As we approach the Feast of All Saints, let us open our hearts to the specific men and women God has connected each of us with, so that through their saintly prayers and guidance, He may continue to complete the good work He has begun in us.  This is indeed something to celebrate!  May God bless and keep you – Happy All Saints’ Day!! All you Holy men and women, pray for us!   

“Therefore, since we are surrounded by so great a cloud of witnesses, let us rid ourselves of every burden and sin that clings to us and persevere in running the race that lies before us while keeping our eyes fixed on Jesus, the leader and perfecter of faith.”

Hebrews 12:1-2

All We Are

Jesus went up to the mountain to pray,
and he spent the night in prayer to God.
When day came, he called his disciples to himself,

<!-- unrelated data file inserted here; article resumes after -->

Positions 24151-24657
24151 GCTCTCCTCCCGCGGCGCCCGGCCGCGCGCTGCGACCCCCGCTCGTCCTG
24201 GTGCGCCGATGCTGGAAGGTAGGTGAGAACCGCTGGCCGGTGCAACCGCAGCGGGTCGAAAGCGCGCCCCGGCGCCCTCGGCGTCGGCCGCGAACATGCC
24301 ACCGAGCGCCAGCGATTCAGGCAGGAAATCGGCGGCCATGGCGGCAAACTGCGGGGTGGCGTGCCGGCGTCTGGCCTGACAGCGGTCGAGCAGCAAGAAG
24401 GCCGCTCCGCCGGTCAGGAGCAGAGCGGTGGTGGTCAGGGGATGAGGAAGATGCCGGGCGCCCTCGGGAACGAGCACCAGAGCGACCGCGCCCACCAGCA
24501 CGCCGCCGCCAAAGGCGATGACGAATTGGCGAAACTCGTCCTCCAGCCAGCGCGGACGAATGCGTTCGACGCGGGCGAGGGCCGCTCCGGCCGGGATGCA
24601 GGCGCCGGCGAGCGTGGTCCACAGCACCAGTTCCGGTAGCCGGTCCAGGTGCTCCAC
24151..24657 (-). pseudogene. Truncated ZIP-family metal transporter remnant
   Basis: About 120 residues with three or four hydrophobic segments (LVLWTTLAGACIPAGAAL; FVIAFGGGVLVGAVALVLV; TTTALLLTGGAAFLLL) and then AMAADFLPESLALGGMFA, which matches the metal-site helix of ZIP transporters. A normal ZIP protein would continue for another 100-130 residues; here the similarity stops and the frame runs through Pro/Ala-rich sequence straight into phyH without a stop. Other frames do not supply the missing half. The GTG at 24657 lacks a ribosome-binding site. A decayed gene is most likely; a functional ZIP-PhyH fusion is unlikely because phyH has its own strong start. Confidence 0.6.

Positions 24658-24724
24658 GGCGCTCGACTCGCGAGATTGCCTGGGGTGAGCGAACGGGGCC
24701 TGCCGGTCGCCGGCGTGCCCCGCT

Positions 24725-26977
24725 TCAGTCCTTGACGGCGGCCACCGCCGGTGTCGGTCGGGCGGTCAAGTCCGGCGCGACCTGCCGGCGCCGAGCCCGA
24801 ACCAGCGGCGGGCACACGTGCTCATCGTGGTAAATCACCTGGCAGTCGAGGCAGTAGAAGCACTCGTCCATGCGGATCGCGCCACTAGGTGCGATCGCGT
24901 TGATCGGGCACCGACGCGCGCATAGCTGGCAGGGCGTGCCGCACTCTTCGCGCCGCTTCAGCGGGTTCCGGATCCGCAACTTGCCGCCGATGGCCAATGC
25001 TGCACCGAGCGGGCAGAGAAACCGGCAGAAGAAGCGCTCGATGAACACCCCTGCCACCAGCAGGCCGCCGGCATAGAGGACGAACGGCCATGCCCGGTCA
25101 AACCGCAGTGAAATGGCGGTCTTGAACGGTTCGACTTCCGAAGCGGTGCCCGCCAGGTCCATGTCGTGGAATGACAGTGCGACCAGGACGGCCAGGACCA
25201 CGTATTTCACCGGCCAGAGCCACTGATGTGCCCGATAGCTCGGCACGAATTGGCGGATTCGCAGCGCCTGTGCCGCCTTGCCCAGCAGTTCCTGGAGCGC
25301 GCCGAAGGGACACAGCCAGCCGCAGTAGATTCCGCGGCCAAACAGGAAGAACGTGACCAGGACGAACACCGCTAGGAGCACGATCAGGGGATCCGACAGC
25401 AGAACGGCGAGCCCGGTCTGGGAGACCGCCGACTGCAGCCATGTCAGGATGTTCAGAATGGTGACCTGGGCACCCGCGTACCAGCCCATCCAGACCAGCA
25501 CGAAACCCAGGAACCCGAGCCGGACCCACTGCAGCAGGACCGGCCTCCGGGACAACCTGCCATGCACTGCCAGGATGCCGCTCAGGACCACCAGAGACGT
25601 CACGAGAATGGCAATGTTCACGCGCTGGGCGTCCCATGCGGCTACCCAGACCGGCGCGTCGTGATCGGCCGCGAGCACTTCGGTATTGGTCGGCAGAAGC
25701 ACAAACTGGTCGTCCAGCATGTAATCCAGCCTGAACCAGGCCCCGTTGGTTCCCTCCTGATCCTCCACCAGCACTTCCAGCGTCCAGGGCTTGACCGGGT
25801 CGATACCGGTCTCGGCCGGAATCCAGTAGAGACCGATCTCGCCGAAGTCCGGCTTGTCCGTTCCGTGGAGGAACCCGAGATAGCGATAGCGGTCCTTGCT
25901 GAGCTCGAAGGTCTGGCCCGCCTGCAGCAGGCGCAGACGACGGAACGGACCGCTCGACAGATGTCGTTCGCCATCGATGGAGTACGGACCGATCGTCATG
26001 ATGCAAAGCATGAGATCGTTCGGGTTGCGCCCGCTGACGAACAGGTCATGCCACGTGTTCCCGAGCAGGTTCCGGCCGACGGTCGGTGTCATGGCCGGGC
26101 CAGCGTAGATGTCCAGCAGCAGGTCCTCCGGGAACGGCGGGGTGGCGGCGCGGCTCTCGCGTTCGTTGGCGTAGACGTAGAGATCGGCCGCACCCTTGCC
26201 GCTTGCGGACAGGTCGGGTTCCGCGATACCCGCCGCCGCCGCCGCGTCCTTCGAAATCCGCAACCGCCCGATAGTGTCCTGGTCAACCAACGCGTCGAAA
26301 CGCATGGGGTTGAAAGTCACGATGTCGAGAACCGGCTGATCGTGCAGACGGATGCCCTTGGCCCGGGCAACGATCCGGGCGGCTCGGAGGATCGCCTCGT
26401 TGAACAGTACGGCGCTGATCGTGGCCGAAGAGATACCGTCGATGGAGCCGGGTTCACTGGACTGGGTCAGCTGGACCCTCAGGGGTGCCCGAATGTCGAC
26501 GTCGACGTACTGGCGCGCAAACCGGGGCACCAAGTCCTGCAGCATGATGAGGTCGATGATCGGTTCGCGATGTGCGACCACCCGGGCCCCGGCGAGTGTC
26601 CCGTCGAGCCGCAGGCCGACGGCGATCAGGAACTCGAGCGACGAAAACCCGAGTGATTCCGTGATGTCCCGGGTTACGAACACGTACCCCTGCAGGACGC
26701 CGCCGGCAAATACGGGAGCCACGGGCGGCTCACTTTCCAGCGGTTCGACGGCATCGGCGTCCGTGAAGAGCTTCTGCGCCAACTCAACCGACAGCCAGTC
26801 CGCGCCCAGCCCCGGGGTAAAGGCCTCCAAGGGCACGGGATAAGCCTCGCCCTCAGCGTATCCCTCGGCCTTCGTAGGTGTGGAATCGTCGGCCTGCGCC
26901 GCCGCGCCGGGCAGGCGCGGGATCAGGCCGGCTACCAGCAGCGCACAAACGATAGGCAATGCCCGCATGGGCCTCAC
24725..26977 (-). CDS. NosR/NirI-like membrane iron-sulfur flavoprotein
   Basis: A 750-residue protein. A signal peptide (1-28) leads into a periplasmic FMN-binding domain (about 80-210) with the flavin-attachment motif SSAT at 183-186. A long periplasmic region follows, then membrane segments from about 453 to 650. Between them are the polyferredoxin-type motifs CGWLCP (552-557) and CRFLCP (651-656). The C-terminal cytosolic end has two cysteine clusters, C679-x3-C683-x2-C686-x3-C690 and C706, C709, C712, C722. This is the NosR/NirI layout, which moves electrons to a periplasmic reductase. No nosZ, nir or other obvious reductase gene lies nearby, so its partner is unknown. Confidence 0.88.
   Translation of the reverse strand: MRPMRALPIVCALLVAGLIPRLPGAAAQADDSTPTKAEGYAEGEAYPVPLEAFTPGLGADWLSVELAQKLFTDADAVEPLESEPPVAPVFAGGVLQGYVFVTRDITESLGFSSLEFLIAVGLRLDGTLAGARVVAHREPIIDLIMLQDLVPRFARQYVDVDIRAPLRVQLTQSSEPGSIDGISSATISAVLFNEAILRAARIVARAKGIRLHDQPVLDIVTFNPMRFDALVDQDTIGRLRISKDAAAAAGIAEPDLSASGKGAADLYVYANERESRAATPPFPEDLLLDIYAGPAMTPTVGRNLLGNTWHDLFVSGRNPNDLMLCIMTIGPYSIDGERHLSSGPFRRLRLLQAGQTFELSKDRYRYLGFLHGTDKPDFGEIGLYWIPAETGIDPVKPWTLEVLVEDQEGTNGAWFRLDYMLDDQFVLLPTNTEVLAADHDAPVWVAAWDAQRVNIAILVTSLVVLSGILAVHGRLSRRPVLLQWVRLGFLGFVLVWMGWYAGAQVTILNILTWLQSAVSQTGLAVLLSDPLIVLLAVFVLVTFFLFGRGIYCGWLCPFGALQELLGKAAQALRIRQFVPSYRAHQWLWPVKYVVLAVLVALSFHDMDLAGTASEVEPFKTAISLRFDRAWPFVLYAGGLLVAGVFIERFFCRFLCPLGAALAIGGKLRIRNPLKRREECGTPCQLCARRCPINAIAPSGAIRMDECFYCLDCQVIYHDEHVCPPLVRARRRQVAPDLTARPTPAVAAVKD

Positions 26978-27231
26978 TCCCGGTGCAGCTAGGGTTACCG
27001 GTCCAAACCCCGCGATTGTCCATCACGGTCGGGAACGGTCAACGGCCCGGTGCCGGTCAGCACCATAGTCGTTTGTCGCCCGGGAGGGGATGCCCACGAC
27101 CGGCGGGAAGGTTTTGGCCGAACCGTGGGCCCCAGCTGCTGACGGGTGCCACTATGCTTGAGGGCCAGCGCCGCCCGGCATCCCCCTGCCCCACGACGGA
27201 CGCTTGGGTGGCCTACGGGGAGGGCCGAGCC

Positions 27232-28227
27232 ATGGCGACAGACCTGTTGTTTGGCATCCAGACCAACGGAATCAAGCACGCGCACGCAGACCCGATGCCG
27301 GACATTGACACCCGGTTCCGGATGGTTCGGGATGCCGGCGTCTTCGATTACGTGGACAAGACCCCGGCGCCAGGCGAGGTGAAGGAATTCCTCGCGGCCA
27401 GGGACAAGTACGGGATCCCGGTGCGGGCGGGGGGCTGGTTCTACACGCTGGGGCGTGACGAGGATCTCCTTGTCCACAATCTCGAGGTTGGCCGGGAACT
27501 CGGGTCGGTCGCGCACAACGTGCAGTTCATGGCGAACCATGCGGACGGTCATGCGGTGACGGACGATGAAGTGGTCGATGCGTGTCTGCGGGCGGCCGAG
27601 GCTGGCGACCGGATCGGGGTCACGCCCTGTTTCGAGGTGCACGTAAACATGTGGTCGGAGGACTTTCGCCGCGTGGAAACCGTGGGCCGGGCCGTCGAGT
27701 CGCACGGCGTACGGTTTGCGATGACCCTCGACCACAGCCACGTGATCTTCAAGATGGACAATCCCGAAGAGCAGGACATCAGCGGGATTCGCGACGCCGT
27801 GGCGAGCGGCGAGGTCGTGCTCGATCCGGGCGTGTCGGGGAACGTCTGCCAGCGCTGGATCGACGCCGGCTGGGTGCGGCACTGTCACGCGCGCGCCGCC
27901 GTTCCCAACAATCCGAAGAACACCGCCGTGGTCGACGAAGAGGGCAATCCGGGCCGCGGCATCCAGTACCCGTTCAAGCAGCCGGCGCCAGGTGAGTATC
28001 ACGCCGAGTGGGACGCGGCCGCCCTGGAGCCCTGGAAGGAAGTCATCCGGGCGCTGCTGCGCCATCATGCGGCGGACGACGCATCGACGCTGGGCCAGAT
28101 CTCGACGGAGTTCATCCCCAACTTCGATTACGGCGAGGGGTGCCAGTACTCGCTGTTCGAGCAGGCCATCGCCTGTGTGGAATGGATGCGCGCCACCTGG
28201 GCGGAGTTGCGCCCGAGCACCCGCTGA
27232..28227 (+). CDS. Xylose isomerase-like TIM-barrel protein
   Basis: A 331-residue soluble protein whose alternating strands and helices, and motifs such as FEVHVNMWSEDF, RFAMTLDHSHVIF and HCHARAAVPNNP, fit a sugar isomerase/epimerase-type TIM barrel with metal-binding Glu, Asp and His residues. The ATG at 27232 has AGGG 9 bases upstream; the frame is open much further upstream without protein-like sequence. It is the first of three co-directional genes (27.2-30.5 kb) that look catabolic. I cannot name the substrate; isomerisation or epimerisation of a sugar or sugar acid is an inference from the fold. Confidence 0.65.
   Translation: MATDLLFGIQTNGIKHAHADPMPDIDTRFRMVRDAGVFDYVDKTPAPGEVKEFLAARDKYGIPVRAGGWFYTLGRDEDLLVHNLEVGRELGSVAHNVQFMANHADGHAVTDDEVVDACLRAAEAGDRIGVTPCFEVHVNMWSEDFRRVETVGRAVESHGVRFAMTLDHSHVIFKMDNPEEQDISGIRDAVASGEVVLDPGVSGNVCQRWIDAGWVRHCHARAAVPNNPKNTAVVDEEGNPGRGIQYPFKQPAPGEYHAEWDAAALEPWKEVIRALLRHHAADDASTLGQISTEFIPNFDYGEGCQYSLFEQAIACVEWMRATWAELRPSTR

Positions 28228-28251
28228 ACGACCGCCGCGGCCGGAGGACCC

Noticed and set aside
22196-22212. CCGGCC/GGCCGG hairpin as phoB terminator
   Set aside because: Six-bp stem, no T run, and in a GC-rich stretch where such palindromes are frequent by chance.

and from them he chose Twelve, whom he also named Apostles:
Simon, whom he named Peter, and his brother Andrew,
James, John, Philip, Bartholomew, Matthew,
Thomas, James the son of Alphaeus,
Simon who was called a Zealot,
and Judas the son of James,
and Judas Iscariot, who became a traitor.

—Luke 6:12–16

I never had the pleasure to attend, but I worked at a sleepaway camp! I was the counselor to very lively little girls between ages 9 and 10, nicknamed the Super Debs. They were quiet and awkward, and these girls could not have been any more different from each other. Despite what seemed to be many barriers, they became the best of friends in the four weeks they spent together! Camp relationships are like that. You tend to spend an incredible amount of time with a small group of people. You learn what you think is everything about them, and you do all the activities together. On the last day, forget it! You cannot say goodbye! Summer is over! You are overwhelmed and cry for these amazing friends you did not choose! Friends that loved you. Although my Super Debs may not have stayed friends beyond that summer, that friendship, I am sure, changed them forever.